“Are you gonna let me in?” Greta Gerwig’s Florence asks two different times in Noah Baumbach’s 2010 dramedy Greenberg while driving around Los Angeles trying to change lanes. The first time occurs in the film’s opening scene, when Florence is as sunny as the weather outside, and the other driver kindly lets her merge. The second time goes down toward the end of the film , when she’s now dismal and frustrated, and the other driver blocks her path. The same can be said for her on/off relationship with Ben Stiller’s Roger Greenberg, the brother of her employer who’s house-sitting while the rest of the family is on vacation in Vietnam. Depending on the day, Roger either welcomes Florence into his life or shuts her out altogether. They’re two directionless people seemingly stuck on a road to some unknown destination.
Roger is a classic neurotic New Yorker by way of Los Angeles — forced to return to the oppressively sunny skies of his hometown after being institutionalized following a breakdown. Fifteen years ago, he selfishly torpedoed his band’s shot at a record deal and has spent the years since working as a carpenter and writing letters of complaint to various businesses. He doesn’t drive anymore either, which leaves him reliant on best friend/ex-bandmate Ivan (Rhys Ifans) and/or Florence to play chauffeur. Roger is stuck in every way a person can be stuck. “I’m really trying to do nothing for a while,” he tells ex-girlfriend Beth (Jennifer Jason Leigh) at a party. “Wow,” she replies, “that’s brave at our age.”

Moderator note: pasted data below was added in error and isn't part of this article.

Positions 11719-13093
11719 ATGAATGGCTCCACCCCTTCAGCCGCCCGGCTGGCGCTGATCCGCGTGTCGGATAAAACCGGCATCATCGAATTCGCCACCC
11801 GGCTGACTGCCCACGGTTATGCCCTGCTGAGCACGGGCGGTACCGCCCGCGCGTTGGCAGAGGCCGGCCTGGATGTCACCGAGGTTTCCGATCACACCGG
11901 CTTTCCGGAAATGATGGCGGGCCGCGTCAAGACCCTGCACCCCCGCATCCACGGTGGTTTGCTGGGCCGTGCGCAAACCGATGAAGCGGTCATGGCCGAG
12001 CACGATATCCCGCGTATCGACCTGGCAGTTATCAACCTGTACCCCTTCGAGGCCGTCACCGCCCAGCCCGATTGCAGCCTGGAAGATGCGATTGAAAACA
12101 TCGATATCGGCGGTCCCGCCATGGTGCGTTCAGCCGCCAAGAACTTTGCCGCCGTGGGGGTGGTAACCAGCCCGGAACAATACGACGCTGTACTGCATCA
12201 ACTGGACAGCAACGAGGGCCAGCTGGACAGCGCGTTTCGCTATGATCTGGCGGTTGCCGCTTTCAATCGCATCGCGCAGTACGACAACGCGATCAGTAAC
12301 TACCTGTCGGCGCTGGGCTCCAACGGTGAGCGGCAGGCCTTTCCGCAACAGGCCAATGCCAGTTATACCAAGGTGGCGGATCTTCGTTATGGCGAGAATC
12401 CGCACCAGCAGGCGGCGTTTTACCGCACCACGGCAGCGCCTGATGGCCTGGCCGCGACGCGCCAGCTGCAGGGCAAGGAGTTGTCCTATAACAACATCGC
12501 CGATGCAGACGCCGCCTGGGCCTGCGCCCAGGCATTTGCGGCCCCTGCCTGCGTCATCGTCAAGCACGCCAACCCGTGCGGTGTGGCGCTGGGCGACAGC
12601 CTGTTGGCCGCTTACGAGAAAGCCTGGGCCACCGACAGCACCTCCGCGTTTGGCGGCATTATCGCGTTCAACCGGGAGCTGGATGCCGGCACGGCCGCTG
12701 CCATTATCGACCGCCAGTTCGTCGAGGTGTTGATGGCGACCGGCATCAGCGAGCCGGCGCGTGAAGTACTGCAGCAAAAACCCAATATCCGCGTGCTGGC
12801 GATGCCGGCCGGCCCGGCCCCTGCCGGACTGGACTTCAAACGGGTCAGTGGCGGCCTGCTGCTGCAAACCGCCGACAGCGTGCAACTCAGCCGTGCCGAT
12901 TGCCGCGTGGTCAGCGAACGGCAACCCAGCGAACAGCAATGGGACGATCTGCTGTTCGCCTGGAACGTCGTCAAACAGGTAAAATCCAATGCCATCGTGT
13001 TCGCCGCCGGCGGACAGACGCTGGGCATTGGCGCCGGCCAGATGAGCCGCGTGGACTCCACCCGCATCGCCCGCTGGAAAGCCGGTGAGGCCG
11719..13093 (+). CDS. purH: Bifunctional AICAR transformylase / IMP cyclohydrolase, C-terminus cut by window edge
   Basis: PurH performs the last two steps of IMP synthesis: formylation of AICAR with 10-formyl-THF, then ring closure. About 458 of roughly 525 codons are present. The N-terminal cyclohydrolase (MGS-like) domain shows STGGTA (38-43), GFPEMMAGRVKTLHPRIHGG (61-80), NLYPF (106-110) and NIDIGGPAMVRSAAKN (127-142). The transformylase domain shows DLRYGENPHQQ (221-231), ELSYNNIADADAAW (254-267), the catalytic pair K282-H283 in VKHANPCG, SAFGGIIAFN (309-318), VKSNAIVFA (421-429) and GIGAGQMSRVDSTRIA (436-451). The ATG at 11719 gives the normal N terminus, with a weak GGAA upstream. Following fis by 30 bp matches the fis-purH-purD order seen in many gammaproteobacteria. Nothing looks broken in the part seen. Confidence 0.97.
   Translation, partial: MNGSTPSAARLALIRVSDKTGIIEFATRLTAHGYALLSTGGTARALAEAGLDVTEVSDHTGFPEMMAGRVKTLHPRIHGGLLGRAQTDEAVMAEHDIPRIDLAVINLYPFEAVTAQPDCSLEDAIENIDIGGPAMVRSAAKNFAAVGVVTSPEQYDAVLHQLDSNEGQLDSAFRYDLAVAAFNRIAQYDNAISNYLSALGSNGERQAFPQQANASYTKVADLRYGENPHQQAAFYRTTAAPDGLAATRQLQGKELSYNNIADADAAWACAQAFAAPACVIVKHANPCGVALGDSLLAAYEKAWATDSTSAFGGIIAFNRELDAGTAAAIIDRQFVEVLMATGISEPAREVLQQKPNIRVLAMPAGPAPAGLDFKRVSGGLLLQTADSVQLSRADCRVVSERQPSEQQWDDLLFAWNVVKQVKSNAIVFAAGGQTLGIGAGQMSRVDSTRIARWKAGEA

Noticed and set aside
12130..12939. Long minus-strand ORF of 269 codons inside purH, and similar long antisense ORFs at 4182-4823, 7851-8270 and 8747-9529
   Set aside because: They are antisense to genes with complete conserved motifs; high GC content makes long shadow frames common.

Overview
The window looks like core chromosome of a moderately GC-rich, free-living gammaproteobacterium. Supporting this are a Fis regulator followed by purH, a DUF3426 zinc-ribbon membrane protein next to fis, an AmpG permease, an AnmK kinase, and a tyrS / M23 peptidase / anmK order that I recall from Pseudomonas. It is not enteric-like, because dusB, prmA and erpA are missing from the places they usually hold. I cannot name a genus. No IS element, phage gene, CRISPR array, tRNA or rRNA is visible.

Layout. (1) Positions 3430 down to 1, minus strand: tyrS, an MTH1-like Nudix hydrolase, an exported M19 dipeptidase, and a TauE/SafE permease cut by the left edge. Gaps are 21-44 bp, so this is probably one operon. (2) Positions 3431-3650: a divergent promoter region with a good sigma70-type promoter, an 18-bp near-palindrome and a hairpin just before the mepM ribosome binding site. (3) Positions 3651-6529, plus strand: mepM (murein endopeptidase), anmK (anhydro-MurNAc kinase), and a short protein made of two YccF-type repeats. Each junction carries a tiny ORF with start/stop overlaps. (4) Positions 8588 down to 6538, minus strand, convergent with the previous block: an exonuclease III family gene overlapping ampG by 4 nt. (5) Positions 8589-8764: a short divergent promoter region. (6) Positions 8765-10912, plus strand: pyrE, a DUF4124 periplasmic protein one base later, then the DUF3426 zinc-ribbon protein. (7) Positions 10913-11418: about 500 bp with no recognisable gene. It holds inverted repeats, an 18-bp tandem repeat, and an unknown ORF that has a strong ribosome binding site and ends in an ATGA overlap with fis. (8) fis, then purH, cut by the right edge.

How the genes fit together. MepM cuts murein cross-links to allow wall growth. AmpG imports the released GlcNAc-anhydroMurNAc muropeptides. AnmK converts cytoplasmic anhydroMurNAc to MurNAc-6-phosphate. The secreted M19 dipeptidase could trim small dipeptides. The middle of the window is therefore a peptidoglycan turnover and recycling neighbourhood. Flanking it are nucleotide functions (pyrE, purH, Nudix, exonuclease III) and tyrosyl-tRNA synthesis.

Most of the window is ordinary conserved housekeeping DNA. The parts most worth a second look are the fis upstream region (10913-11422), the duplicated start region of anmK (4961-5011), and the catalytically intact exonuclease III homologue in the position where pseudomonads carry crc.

Florence, on the other hand, is 25 and spinning her wheels working as a personal assistant, occasionally singing in bars, and — in her words — going from “just having sex to just having sex to just having sex” with a series of men following a breakup. She wants more for herself, but she doesn’t know what that means or even looks like, so she fills her days with tasks to help other people live their lives. Still, she possesses an indefatigable optimism that even Roger can’t fully resist. “I’m impressed by you,” she tells him, “you seem really fine doing nothing. You don’t feel the pressure to be successful by other people’s standards.” For these two, the grass is greener (Greenberg, if you will) on the other side. Florence has it all just waiting for her while Roger is afraid he’s missed it. They’re meeting in the middle — only it’s the middle of nowhere.